Come homeBottom Highlights, Where's the Faith? Thursday, January 21st, 2016
Social Chaos: Where's the Faith?
Rev. Dan Koeshall is away. This week’s column is written by Lyn Malone, minister of congregational connection, Metropolitan Community Church San Diego
Who or what is God? Where shall we look for God’s presence? Our sages and philosophers are by no means unanimous in their response. But they seem to agree on one matter: God truly is ultimately unknowable, the Hidden One, infinite, unfathomable, indescribable. Yet, these same sages also dare to try to capture people’s experiences of God in images we know, and can comprehend.
Biblical commentaries gave us images of God weeping at the sight of Egyptians drowning; bound in chains and forced into exile. Liturgy shows us God as an immovable rock; as a shield; as the commander of a host of angels; as a shepherd. And some faiths focus upon the images of God as father and King.
I believe all of these images are metaphors or allusions … never meant to be taken literally, merely that we may imagine God, even if we cannot see God.
Imagine along with me a different image of God; I want to invite you to imagine God as a woman, a woman who is growing older. She moves more slowly now. She cannot stand erect. Her face is lined. Her voice is scratchy. Sometimes she has to strain to hear. Yet, she remembers everything.
On the anniversary of the day in which God gave us birth, God sits down at her kitchen table, opens the photo album, and begins turning the pages; and God remembers.
“There, there is the world when it was new and my children when they were young.” As she turns each page she smiles, seeing before her, like so many dolls in a department store window, all the beautiful colors of our skin, all the varied shapes and sizes of our bodies. She marvels at our accomplishments: the music we have written, the gardens we have planted, the stories we have told, the ideas we have spun.
Then there are the pages she would rather skip. Things she wishes she could forget. She sees her children spoiling the home she created for us, people putting each other in chains. She remembers seeing us racing down dangerous roads. She remembers the dreams she had for us; dreams we never fulfilled. And she remembers the names of all the children lost through war and famine, earthquake and accident, disease and suicide. And God remembers the many times she sat by a bedside weeping that she could not halt the process she herself set into motion.
God lights candles, one for each of her children, millions of candles lighting up the night making it bright as day.
God is lonely, longing for her children. Her body aches for us. God is home, turning the pages of her book. “Come home,” she wants to say to us, “Come Home.” But she won’t call for she is afraid that we will say, “No”. She can anticipate the conversation: “We are so busy. We’d love to see you but we just can’t come now. There is just too much to do.”
Even if we don’t realize it, God knows that our business is just an excuse. She knows that we avoid returning to her. It’s hard for us to face a God who disappointed our childhood expectations. She did not give us everything we wanted. She did not make us winners in battle, successful in business and invincible to pain. We don’t want her to see the disappointment in our eyes. Yet, God would have us come home anyway.
What if we did? What if we did go home and visit God? What might it be like?
Try this on for an idea. God would usher us into her kitchen, seat us at her table and pour two cups of tea. She’s been alone so long that there is much she wants to say. But we barely allow her to get a word in edgewise, for we are afraid of what she might say and we are afraid of silence. Finally she touches her finger to our lips and says, “Shh. Shh. Be still.”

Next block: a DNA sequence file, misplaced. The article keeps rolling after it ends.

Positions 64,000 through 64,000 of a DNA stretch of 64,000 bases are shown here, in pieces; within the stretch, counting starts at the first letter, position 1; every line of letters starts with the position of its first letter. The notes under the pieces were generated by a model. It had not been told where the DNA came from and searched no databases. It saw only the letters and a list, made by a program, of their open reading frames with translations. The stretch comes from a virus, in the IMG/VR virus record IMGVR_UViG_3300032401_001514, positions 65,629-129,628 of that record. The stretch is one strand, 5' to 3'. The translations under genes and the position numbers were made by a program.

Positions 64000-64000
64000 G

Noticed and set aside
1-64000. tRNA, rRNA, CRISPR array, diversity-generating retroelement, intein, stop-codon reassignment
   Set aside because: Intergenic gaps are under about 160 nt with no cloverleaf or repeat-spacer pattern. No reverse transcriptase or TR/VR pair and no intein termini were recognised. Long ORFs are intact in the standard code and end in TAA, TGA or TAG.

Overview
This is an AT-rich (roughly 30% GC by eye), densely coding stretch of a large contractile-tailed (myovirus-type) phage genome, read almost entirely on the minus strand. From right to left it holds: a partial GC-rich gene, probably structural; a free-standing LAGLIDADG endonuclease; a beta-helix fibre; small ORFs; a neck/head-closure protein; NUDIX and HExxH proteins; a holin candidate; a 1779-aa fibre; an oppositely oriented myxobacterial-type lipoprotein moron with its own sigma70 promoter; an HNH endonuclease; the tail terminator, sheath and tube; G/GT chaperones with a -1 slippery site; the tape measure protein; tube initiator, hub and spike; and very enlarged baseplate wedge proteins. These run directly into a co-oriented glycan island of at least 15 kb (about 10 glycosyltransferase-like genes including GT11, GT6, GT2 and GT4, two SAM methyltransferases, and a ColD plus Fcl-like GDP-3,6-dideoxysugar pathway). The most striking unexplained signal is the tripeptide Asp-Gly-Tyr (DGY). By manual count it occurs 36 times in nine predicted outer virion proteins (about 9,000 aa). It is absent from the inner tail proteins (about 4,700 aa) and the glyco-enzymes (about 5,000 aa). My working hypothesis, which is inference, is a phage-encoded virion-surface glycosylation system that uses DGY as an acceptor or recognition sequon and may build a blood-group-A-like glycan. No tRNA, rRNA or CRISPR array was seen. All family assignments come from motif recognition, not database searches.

Then she pushes back her chair and says, “Let me have a good look at you.” And she looks, and in a single glance, God sees us as both newly born and dying.
She sees our middle years, when our energy was unlimited. When we kept so busy, keeping care of the family and the house, cared for children, worked, and volunteered – when everyone needed us and we had no time for sleep.
And God sees us in our later years, when we no longer felt so needed; when chaos disrupts the bodily rhythms we had learned to rely upon. She sees us sleeping alone in a room which once slept two. God sees things about us we have forgotten and things we do not yet know.
When she is finished looking at us, God might say, “So tell me, how are you?” Now we are afraid to open our mouths and tell her everything she already knows: who we love; where we hurt; what we have broken or lost; what we wanted to be when we grew up.
So we change the subject. “Remember the time when …”
“Yes, I remember,” she says. Suddenly we are both talking at the same time; saying all the things that were never said.
“What about your future?” she asks us. We do not want to face our future. God hears our reluctance, and she understands.
After many hours of drinking tea, when at last there are no more words, God begins to hum. And we are transported back to a time when our fever wouldn’t break and we couldn’t sleep, exhausted from crying. She picked us up and held us close, supporting our head in the palm of her hands and walked with us. We could feel her heart beating and hear humming from her throat. Oh, that’s where we learned to wipe away the tears. It was from her we learned how to comfort a crying child, how to hold someone in pain.
Then God reaches out and touches our arm, bringing us back to the present and to the future. “You will always be my child,” she says, “but you are no longer a child. Grow old along with me … the last of life for which the first was made.”
We are growing older as God is growing older. How much like her we have become.
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